Nov 25, 2019

Report finds infants and toddlers using screens in "high amounts"

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Children ages 1–3 years old are increasingly watching TV or using screen time in "high amounts," according to an analysis by the National Institutes of Health released Monday.

Why it matters: The World Health Organization and pediatric societies have recommended that preschool-age children get no more than one hour of screen time a day and should spend time being active. The average daily time spent using screens increased from 53 minutes at age 1 to more than 150 minutes at age 3, per the NIH.

The big picture: Parents rely on digital babysitters and device-led playtime to entertain their children. Last April, JAMA Pediatrics published a report showing screen time for children ages 0–2 more than doubled from 1997 to 2014.

The findings from the NIH were from more than 6,000 children conceived after infertility treatments and born in New York state from 2008 to 2010:

  • Children of first-time mothers were more likely to be in the high-increase group.
  • Children who don't attend daycare and were cared for at home had high interaction time with screens.
  • At ages 7 and 8, screen time fell to under 1.5 hours per day, likely due to changes related to starting school.
  • There are still only a small number of studies on the long-term effects of screen time on toddlers.

Noteworthy: New York has policies that ban infants from screen exposure in daycare centers. Regulations are not nationwide.

  • Approximately 5.1 million working families are spending $250 a week on child care, about 10% of the average family income, according to the Center for American Progress.

Go deeper: Screen time has more than doubled for babies, thanks mostly to TV

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Advocates call for FTC probe of "kidtech"

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A collection of 31 advocacy groups is pressing the Federal Trade Commission on Thursday to dig into how digital media companies advertise to children and collect their data.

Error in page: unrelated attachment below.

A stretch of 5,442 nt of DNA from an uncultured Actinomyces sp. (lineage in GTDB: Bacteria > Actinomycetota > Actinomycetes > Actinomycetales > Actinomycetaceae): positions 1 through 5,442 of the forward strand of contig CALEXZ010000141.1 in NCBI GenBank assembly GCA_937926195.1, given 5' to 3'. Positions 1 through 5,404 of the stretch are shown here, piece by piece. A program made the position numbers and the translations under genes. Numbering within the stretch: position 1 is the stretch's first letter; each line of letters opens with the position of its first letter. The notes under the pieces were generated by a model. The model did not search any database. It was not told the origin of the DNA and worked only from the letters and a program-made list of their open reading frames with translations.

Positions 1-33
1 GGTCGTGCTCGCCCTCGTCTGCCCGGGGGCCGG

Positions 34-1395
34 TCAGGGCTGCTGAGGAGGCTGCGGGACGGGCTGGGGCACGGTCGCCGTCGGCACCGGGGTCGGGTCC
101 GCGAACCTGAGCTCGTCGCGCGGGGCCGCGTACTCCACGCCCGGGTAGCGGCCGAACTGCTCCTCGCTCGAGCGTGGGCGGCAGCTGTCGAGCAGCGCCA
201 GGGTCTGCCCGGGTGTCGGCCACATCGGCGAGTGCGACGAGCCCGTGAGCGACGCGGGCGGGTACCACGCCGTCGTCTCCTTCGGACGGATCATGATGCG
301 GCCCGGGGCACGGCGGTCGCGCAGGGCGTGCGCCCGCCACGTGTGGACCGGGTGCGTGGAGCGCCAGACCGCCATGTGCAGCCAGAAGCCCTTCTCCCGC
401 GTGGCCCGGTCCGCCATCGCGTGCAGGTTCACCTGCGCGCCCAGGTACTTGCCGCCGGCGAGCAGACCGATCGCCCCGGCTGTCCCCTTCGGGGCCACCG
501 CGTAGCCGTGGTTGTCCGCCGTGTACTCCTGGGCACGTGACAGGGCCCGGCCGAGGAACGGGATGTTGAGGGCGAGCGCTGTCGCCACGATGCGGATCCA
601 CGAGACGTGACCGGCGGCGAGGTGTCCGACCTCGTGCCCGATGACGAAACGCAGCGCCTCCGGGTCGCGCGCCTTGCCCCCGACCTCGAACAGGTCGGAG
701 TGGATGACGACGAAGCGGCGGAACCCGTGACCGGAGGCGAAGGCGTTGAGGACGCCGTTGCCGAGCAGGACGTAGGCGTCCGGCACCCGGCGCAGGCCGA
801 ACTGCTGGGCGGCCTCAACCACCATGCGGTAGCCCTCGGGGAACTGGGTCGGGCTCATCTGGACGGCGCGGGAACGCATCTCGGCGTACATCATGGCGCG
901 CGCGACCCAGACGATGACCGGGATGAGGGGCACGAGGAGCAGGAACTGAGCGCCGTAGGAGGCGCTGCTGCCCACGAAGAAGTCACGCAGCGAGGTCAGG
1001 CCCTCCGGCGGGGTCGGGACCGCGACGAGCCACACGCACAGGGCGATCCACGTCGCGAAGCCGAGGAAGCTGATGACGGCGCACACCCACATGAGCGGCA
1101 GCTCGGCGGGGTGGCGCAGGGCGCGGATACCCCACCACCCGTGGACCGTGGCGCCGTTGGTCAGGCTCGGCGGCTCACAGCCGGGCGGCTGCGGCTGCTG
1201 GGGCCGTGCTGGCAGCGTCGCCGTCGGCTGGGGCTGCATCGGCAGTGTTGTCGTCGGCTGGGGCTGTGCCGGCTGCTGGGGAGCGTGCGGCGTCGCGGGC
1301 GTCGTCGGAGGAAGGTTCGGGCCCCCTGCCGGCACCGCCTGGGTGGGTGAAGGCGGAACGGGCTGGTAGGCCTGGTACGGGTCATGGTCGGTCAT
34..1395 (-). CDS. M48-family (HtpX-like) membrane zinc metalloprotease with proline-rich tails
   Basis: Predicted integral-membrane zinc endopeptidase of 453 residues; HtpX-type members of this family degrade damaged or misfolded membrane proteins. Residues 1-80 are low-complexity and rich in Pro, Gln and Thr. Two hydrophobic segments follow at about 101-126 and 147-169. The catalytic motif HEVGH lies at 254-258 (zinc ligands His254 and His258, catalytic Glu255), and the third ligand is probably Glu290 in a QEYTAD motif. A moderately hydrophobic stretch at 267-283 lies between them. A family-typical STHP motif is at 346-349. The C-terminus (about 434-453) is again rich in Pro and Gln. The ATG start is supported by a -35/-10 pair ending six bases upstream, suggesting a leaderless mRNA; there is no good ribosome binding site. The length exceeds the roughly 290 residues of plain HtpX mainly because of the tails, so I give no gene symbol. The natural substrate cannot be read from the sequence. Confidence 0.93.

The big picture: The request for the FTC to use its subpoena authority to probe so-called kidtech companies comes as the agency considers updates to how it implements a children's online privacy law.

Go deeperArrowDec 5, 2019

DHS never had technology needed to track separated migrant kids

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The Department of Homeland Security (DHS) never had proper systems in place to keep track of separated migrant children under the "zero tolerance" policy, according to a new report from the agency's inspector general (IG).

Why it matters: Immigration officials knew about the tracking issues ahead of time and anticipated separating more than 26,000 children within a few months, but the policy was rolled out anyway. It took months for families to be reunited, causing thousands of kids to be traumatized. The IG could not confirm how many were impacted or whether all have been reunited.

Go deeperArrowNov 27, 2019

Under fire, TikTok tweaks digital gift policy

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TikTok will raise the minimum age for in-app purchases for its popular social media app this month as it faces growing congressional scrutiny.

The big picture: TikTok is taking hits on fronts ranging from concerns about Chinese control and censorship to safeguarding children's privacy.

Go deeperArrowDec 3, 2019